The power of drama to prevent radicalisation

29th January 2016 at 00:00
College play raises awareness about new guidance on spotting signs of extremism

“We’re good people,” Mr Hassan says to the policeman. “Normal people. We pay our taxes. We’ve never visited accident and emergency with a headache.”

But then the policeman shows Mr Hassan a YouTube film, in which his son Mohammed – supposedly on holiday in Turkey – calls on other Muslims to join the jihad in Syria.

Around the auditorium, there are “oohs” from the audience. A few students shuffle in their seats. Now they know what this play is about. My Brothers and Sisters is a play commissioned by City of Westminster College to inform students about the principles behind the new Prevent anti-radicalisation strategy.

And so the audience watches as Shamilla, Mohammed’s sister, talks wistfully to her boyfriend, Taregh, about “my brothers and sisters in Iraq.” There is a pause. Taregh shifts from leg to leg. “You’re from Pakistan,” he says. There are a lot of comebacks like this in My Brothers and Sisters: it is genuinely funny.

“When your mother lived with us,” Mr Hassan says to his wife, “she used to move the furniture around. One day, I came home and it took me 20 minutes to find the television.”

But there are also serious messages, delivered with some inevitable clunkiness. Taregh, it transpires, knew that Mohammed was planning to leave the country, and tried to talk him out of it. He did not, however, tell anyone about Mohammed’s plans. “You don’t snake your brothers,” he says. “I’m not a snake.”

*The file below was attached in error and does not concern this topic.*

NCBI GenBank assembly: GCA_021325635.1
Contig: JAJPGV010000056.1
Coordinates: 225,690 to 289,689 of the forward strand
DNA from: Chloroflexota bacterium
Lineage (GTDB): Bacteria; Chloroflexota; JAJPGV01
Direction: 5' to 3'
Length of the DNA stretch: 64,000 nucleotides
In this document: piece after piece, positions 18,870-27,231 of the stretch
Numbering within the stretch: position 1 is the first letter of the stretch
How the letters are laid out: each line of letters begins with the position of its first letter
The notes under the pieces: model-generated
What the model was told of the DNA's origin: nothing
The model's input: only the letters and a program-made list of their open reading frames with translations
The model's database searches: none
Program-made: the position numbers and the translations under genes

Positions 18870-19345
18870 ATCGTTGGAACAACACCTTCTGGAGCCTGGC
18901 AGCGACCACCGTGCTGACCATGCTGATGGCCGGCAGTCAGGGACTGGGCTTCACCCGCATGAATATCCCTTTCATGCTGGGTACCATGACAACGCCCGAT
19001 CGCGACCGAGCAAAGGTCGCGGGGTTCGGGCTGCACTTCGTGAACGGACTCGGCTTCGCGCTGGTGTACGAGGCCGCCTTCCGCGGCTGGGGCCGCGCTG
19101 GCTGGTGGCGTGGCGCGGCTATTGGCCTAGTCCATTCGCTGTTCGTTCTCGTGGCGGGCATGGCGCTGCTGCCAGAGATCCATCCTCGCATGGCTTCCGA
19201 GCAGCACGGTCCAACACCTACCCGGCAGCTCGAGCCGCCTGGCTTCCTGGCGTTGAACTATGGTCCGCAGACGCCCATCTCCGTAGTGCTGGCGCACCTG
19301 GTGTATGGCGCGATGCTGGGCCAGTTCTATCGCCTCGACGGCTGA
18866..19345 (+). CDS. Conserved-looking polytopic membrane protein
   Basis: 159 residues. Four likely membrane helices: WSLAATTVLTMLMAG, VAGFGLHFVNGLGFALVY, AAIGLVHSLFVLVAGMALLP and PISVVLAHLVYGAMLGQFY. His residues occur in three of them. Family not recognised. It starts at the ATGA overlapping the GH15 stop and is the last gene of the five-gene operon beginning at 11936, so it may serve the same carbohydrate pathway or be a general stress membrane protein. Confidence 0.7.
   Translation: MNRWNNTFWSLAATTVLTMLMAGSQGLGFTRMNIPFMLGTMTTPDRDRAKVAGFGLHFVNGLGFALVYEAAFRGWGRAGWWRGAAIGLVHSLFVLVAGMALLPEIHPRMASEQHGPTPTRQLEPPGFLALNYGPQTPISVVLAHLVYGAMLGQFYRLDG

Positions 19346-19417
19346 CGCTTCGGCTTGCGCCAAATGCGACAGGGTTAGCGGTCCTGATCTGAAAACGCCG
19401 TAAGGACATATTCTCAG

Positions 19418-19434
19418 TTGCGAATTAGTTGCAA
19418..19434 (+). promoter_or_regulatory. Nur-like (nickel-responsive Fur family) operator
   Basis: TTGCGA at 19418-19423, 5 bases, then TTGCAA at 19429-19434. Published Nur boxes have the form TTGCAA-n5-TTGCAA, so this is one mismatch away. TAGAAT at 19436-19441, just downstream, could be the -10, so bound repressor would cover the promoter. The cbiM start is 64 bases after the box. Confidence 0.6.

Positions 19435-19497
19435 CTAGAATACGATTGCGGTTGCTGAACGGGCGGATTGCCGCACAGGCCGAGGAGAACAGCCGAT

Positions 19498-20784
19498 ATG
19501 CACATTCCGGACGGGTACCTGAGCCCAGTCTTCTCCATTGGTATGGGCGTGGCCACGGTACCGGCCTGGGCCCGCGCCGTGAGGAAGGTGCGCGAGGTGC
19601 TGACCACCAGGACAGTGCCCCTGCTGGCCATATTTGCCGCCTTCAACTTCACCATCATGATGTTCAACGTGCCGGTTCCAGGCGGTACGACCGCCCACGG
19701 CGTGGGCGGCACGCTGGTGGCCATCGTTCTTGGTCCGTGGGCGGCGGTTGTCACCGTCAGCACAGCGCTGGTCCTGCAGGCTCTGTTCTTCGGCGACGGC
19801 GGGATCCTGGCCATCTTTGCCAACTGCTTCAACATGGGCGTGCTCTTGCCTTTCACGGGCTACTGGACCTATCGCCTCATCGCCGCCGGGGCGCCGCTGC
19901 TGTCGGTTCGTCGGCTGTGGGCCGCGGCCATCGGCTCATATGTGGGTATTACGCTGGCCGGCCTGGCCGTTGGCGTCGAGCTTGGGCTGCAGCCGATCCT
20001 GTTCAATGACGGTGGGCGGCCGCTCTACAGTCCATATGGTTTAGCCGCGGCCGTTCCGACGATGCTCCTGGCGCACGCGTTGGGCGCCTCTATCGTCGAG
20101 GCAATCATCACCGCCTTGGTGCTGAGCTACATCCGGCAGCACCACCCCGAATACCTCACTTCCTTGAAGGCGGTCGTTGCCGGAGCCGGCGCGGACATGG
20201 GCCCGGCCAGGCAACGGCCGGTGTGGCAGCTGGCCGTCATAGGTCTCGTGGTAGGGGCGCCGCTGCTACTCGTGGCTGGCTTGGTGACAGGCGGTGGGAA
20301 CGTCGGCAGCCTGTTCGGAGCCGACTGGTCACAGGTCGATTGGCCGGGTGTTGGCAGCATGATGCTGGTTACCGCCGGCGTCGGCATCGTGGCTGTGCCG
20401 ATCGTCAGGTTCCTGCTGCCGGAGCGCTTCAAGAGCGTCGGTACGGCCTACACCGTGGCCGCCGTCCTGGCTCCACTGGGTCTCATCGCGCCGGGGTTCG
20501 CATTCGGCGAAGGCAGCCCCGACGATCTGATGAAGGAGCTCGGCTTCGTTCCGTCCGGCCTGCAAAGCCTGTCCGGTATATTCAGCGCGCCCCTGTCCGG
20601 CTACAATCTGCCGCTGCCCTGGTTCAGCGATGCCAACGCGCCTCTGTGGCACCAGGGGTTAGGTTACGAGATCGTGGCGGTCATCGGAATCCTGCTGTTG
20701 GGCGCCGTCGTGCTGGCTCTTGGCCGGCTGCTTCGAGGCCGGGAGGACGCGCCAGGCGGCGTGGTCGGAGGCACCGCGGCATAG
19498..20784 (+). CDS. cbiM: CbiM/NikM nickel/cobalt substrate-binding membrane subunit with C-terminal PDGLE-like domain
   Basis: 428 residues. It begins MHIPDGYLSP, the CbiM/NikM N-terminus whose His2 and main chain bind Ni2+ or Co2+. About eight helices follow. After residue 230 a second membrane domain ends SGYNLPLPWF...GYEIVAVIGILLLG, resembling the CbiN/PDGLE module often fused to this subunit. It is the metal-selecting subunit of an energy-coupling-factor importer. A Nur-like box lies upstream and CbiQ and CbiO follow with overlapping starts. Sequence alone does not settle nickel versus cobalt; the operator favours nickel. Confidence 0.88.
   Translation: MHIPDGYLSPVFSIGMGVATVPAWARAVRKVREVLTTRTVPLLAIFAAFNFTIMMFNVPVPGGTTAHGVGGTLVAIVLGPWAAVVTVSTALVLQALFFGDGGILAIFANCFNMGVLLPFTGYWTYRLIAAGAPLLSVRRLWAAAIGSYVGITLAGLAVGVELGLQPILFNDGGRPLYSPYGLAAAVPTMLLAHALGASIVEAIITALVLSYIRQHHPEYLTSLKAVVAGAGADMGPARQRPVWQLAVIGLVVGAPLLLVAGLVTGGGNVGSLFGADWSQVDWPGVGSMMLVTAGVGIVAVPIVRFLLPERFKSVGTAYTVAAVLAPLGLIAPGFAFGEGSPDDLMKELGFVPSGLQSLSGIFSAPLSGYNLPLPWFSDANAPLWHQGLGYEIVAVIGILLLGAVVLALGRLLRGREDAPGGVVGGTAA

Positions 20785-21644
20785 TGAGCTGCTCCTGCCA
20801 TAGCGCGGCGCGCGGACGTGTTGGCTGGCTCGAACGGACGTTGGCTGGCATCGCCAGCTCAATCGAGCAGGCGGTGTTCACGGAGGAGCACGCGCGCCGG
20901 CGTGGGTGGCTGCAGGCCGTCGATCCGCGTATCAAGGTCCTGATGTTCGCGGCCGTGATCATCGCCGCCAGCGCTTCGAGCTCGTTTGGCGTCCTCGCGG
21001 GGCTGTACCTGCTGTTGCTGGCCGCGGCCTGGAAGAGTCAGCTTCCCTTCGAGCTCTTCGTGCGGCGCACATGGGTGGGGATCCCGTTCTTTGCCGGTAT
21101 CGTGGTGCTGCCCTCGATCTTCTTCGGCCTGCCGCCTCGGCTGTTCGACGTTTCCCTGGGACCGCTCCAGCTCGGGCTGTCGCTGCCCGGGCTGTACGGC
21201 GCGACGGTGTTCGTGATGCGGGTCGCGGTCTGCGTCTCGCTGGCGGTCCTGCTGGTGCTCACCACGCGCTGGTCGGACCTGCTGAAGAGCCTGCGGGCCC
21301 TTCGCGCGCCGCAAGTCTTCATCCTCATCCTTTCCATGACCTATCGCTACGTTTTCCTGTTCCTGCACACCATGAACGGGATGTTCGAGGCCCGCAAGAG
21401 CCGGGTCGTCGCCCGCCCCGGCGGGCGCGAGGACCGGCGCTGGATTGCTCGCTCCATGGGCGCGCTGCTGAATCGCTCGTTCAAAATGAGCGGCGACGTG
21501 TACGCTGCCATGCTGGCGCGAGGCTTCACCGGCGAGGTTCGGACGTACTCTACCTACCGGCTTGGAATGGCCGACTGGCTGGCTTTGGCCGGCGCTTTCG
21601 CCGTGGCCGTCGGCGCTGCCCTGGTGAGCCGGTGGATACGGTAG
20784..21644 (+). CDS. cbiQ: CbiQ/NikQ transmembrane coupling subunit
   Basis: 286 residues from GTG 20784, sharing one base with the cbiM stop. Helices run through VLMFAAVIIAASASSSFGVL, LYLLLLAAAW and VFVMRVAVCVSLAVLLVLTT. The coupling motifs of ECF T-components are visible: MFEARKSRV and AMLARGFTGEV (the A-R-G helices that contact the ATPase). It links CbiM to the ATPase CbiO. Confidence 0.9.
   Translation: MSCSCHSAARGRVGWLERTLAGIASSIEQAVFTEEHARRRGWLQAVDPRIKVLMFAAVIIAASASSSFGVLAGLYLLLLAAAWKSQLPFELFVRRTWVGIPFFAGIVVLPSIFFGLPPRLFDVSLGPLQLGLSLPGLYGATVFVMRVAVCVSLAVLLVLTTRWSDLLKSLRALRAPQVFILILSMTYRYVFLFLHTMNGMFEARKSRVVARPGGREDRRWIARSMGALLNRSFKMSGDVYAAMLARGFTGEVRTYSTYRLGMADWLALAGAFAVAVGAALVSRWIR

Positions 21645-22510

“My son could be dead,” Mr Hassan says in response. “But at least you’re not a snake.”

City of Westminster commissioned the play from Mad ’Ed Theatre, run by two members of college staff. Mad ’Ed specialises in difficult subjects; previous productions included a drama about the effects of anti-psychotic medication, and another about the invisibility of older gay and lesbian people.


‘It’s about critical thinking’

The company staged three performances of My Brothers and Sisters a day during a two-week period this month, with all 5,000 of the college’s full-time students offered the chance to watch it during lesson time.

In addition, two evening performances were attended by governors, as well as representatives from Westminster City Council’s Prevent team and the Home Office. The college invited education secretary Nicky Morgan, but she has yet to reply. “Issues around safeguarding are really high on our college agenda,” says Pat Squires, the deputy principal. A third of her students, she points out, live in some of the most deprived areas in the country.

“What we try to do is to develop our learners’ resilience in all sorts of ways,” she says. “We’ve had a pastoral curriculum focusing on things like student safety, knife crime. And, obviously, now there’s the Prevent agenda.

“We wanted to develop our students’ critical-thinking skills. To think more critically about the dangers of radicalisation.”

All schools and colleges in England became subject to the Prevent guidelines in July last year. Staff are legally obliged to look out for and report early signs of radicalisation and extremism among students. At Westminster City College, staff were given formal training in the new duty. Already, several have reported concerns to relevant authorities.

Students have been given awareness sessions about Prevent, with police invited to address them. But Darren Luke Mawdsley, director of My Brothers and Sisters and the college’s theatre arts course manager, believes that the effectiveness of such sessions is limited.